For ex-cop Tony Valentine, life in balmy Florida provides little R&R. In fact, he’s in demand now more than ever. Armed with a special grift sense, Valentine can spot card cheats and even bigger game whose sole purpose on earth is to relieve a casino of its cash. But when his son, who was going to card-counting school, goes missing, Valentine jets to Las Vegas. Once in town, he is pressed into service—and lands inside a treacherous game with higher stakes than he has ever encountered before.
There’s a new casino in town, aptly named Sin, the largest on The Strip: three thousand guest rooms and a gambling floor as big as an airport terminal. The owners of Sin want Valentine to show them how the scams are done. But these powerful men harbor ulterior motives: They want to use their newfound skills to put a rival casino out of business.
Sin’s competition is the Acropolis, run by Valentine’s longtime pal. Nick taps Tony to figure out how an amateur won $50,000 at his blackjack tables. But the small job is full of landmines. For starters, the suspect bears a strong resemblance to his late wife. What’s more, Valentine’s son is still M.I.A. Upping the ante, a dead stripper is found with Valentine’s calling card—and her grief-stricken boyfriend is vowing revenge.
Yet in a city where barracudas wear pinstripes, time seems motionless even while it flies, and reality and illusion shift depending on the neon light, a greater threat maneuvers through the streets: an all-new breed of criminal with an agenda propelled by fury that will shake not just Valentine, but the city of Las Vegas.
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James Swain is the bestselling author of Grift Sense, Funny Money, and Sucker Bet, and is considered an authority on crooked gambling and casino scams. He lives in Odessa, Florida, with his wife, Laura, where he is currently at work on his fifth Tony Valentine novel.
Visit his Web site at www.jimswain.com.
The most desirable women in Las Vegas didn’t live there. They lived in southern California and worked as dental hygienists, aerobic instructors, and nurses. They lived regular, nine-to-five lives. Then, on the weekend, they flew to Las Vegas—usually on Southwest, because it had the most flights—got off the plane, and became different people. Their names changed, and so did their hairstyles and their clothes. It was as if a magic wand had been waved over them, although the change was anything but magical.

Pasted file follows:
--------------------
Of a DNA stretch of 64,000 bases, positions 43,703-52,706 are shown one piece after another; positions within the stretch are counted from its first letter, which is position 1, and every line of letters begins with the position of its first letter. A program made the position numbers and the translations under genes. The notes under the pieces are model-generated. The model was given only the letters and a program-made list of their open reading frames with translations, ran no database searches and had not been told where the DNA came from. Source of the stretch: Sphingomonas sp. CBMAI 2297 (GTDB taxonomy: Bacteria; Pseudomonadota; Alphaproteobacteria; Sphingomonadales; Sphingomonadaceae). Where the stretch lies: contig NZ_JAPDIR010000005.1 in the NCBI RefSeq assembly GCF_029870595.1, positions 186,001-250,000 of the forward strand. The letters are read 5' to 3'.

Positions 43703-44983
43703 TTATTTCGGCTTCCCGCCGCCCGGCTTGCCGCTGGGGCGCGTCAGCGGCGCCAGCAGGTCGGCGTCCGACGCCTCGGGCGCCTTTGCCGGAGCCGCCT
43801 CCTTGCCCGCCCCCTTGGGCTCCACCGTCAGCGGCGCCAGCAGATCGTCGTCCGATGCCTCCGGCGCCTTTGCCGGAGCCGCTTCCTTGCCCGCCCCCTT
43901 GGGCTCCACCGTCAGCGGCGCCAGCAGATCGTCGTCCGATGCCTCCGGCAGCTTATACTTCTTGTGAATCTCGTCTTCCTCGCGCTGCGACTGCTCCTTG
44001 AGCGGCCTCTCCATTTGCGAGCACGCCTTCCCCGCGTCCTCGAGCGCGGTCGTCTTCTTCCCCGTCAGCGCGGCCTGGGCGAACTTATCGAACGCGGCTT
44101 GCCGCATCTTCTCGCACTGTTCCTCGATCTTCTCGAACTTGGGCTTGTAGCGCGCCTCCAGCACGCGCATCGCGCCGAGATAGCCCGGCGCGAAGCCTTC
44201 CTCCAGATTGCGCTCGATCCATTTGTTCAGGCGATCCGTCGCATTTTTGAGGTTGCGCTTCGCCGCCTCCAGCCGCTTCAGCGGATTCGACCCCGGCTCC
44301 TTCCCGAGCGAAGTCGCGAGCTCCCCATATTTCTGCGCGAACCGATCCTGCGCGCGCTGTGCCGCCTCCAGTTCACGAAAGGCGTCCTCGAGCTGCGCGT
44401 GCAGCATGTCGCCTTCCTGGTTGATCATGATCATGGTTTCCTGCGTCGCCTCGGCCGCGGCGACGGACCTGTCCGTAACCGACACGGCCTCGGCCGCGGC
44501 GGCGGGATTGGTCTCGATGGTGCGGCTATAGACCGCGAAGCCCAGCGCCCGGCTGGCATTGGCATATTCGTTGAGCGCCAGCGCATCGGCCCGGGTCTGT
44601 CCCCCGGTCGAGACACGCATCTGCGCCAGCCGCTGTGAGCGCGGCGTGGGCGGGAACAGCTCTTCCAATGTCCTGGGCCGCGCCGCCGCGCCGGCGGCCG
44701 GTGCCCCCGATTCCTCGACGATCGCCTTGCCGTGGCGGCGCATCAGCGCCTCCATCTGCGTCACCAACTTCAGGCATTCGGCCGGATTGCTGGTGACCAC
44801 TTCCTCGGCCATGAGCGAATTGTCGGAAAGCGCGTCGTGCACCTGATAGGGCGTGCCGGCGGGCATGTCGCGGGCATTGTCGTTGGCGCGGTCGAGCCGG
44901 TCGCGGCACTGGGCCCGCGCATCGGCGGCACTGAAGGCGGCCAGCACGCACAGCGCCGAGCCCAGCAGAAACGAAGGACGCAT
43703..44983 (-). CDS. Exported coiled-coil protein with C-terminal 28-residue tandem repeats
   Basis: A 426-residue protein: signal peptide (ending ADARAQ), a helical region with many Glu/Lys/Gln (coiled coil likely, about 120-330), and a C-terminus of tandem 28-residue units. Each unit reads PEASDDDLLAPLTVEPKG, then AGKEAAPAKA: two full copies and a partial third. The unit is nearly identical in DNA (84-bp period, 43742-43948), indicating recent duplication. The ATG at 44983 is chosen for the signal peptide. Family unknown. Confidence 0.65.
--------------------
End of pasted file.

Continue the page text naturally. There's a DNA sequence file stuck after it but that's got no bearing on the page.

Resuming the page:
They became strippers in the gentlemen’s clubs that hung on the periphery of the Las Vegas Strip. They paid the club owners two hundred bucks a night and made the money back in twenty minutes from drunken men wanting a friction dance. On a good night, they took home a grand.
It wasn’t that these women were more beautiful than the women who lived in Las Vegas. Vegas was filled with knockouts. What made them different was that they weren’t used to being treated like garbage, which was how most women in Vegas got treated. No, these women still had dreams. They lived in la-la land, and it came through on their faces every time they smiled.
Her name was Kris, and she danced at the Pink Pony.
Lieutenant Pete Longo of the Metro Las Vegas Police Department had met Kris while responding to a call about a fight. Normally, he would have let a uniform deal with it, only the prospect of seeing naked women dancing against a backdrop of sporting events projected on a colossal screen had propelled him into action. That, and not having to see his wife for another hour.
The fight was between a drunk and a bouncer, and it was over Kris. The drunk was a big, corn-fed kid from the Midwest who’d trapped Kris in a VIP booth. She was naked save a G-string and looked scared out of her wits. Petite, blond hair, great figure, and her own breasts. Not the prettiest woman he’d ever seen, but damn close.
Longo had acknowledged her with a thin smile. Then he’d tried to arrest the drunk. The drunk had responded by spitting on him.
Longo was pretty fat. His mother called him chubby, but that was his mother. Beneath the flab was some real muscle. In the gym, he could bench-press his weight. Most guys his size couldn’t do that. And he knew how to fight.
He knocked the drunk out with two punches. It had impressed the hell out of the bouncer, an African American kid whose Italian suit had gotten torn in the scuffle. And it had impressed the gaggle of patrons and strippers standing nearby. But who it impressed the most was Kris.
“Ohhh,” she’d squealed as the Midwest Mauler fell.
Longo made the bouncer sit on him. Then he’d taken off his jacket and draped it over Kris’s shoulders.
“You okay?” he asked.
She closed the jacket around her and nodded her head.
“Did he hurt you?”
She shook her head. “That was really cool,” she said.
“What’s your name?”
“Starr,” she said.
“Your real name.”
That had gotten her. The hint of a smile crossed her lips. “Kris.”
“You’re not from around here, are you?” he said.
That had been six weeks ago. Pulling into the driveway of Kris’s townhouse in his brand-new Ford Explorer, Longo found himself shaking his head. It felt like they’d known each other six years. Every time they’d gotten together—every single encounter—had been the stuff dreams were made of. Beeping his horn, he looked expectantly at the front door.
A minute passed. He rolled down his window and sucked in the brisk desert air. It was early April, his favorite time of year. Warm days, cool nights; perfect sleeping weather. He tapped his horn again.